Today of course we have much more sophisticated ballistic programs that anyone with a computer can access. By entering a specific factory load, or the bullet weight, muzzle velocity and ballistic coefficient of a handload, we can choose any zero range we want and get the downrange points of impact out to any practical distance. We can even enter altitude and crosswind velocity and it’ll spit out data based on those factors as well.
Before I digress further, however, let’s get back to the popular myths thing I alluded to at the outset. Have you ever heard that a long barrel is more “accurate” than a short one? I will admit I rarely hear that one nowadays, but it was a popular myth back when I was a young boy and iron sights still prevailed, especially among eastern deer hunters. There was even some truth in it because with open sights, the longer the sight radius, the more accurately a rifle can be aimed. The further the distance between the front and rear sight, the less aiming error exists, hence the idea that longer barrels are more accurate than shorter ones. Taking it a step further, equipping a rifle with an aperture or peep sight further lengthens the sight radius; that’s why in any rifle competition requiring iron sights, all you’ll see are aperture sights.
Of course a riflescope completely eliminates aiming error because instead of having to align objects in three different planes — rear sight, front sight and target — all three are compressed to where the reticle and target are in the same focal plane and equally in focus.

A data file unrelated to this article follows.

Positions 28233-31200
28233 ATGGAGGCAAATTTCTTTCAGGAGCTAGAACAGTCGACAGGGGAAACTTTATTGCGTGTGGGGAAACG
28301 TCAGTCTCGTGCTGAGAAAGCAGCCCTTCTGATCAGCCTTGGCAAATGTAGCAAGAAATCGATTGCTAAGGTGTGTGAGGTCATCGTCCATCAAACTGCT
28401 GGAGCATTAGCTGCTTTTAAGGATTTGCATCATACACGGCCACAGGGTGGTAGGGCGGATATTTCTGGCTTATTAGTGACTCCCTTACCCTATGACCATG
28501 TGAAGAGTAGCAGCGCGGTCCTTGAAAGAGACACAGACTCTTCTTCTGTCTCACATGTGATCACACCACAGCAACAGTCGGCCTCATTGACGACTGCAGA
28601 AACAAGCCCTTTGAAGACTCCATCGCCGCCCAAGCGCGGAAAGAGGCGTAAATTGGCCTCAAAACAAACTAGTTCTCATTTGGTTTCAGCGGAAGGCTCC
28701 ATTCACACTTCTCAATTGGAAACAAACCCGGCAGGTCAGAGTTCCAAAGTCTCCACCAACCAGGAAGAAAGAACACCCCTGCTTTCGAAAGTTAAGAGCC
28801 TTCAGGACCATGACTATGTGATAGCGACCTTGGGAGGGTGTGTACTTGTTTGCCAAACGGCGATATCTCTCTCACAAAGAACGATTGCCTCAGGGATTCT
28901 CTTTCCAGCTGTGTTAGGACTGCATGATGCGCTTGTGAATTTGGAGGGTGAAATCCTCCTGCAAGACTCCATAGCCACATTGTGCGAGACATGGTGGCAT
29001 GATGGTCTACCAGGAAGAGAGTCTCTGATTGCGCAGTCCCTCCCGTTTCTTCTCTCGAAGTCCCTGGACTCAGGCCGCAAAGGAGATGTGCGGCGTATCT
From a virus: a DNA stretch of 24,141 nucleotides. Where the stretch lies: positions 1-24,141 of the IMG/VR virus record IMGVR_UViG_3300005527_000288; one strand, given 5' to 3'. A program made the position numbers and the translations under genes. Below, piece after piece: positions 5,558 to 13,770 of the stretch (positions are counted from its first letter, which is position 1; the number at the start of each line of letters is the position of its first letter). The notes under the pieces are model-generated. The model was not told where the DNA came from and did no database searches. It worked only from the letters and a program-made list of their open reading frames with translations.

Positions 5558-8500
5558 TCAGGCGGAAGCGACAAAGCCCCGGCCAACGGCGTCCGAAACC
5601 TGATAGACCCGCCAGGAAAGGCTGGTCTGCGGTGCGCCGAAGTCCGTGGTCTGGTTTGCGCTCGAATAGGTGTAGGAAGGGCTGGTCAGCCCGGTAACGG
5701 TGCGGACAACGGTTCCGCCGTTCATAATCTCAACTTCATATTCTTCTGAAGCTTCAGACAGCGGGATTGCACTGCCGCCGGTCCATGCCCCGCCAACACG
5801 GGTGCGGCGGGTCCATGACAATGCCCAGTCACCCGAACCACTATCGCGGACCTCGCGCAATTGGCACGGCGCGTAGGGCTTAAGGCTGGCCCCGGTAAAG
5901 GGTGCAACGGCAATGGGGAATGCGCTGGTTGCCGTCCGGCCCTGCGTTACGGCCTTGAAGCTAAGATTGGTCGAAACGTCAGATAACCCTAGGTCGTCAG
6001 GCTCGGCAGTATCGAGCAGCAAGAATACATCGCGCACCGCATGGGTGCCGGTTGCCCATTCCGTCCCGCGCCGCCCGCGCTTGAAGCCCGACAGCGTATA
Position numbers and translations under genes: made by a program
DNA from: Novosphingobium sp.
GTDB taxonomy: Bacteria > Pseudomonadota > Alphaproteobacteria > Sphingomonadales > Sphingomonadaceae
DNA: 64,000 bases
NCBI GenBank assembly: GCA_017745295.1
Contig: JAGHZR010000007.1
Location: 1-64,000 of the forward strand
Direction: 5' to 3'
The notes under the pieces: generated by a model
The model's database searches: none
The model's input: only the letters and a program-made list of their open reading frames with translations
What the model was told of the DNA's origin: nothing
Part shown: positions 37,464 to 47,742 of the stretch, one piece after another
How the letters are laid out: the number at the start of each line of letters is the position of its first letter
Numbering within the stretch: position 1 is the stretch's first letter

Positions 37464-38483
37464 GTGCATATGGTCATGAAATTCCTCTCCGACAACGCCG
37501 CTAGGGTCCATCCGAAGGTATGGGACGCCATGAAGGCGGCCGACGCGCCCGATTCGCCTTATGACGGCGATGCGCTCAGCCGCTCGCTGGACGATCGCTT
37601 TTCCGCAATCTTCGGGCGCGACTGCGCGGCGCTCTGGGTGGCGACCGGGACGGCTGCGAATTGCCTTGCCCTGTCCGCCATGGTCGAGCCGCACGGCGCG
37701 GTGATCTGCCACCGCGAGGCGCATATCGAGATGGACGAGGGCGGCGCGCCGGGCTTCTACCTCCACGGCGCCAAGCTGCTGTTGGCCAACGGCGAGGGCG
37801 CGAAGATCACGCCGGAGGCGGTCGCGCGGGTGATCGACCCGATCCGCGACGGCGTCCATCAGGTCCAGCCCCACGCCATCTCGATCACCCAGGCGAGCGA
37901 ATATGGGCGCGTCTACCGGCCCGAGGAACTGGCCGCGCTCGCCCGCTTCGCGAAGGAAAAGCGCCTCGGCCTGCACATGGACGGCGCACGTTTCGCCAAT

As for any inherent accuracy advantage to barrel length, a scoped rifle with a 26-inch barrel can be just as accurate as a 20-inch one, but assuming barrels of the same contour, odds are with the shorter barrel because it’s stiffer. Just check out any benchrest rifle and you’ll see as fat (short) a barrel as the class weight limit allows.
The media can be another source of misinformation. SCI’s Director of Publications, Steve Comus, tells me that back in the `80s at the height of handgun hunting using Thompson-Center Contender hand rifles, he recalls one well-known writer being on record more than once saying that a lever action Winchester or Marlin .30-30, which normally come standard with a 20-inch barrel, were marginal deer rifles beyond 125 yards or so, yet the same writer who often hunted with a 14-inch barreled Contender pistol claimed it made a great deer rig out to 200 yards or more! Somehow the loss of around 150 fps in velocity stretched the gun’s maximum practical range!
No wonder there’s so many myths and half-truths floating about in the gun/hunting world!–Jon R. Sundra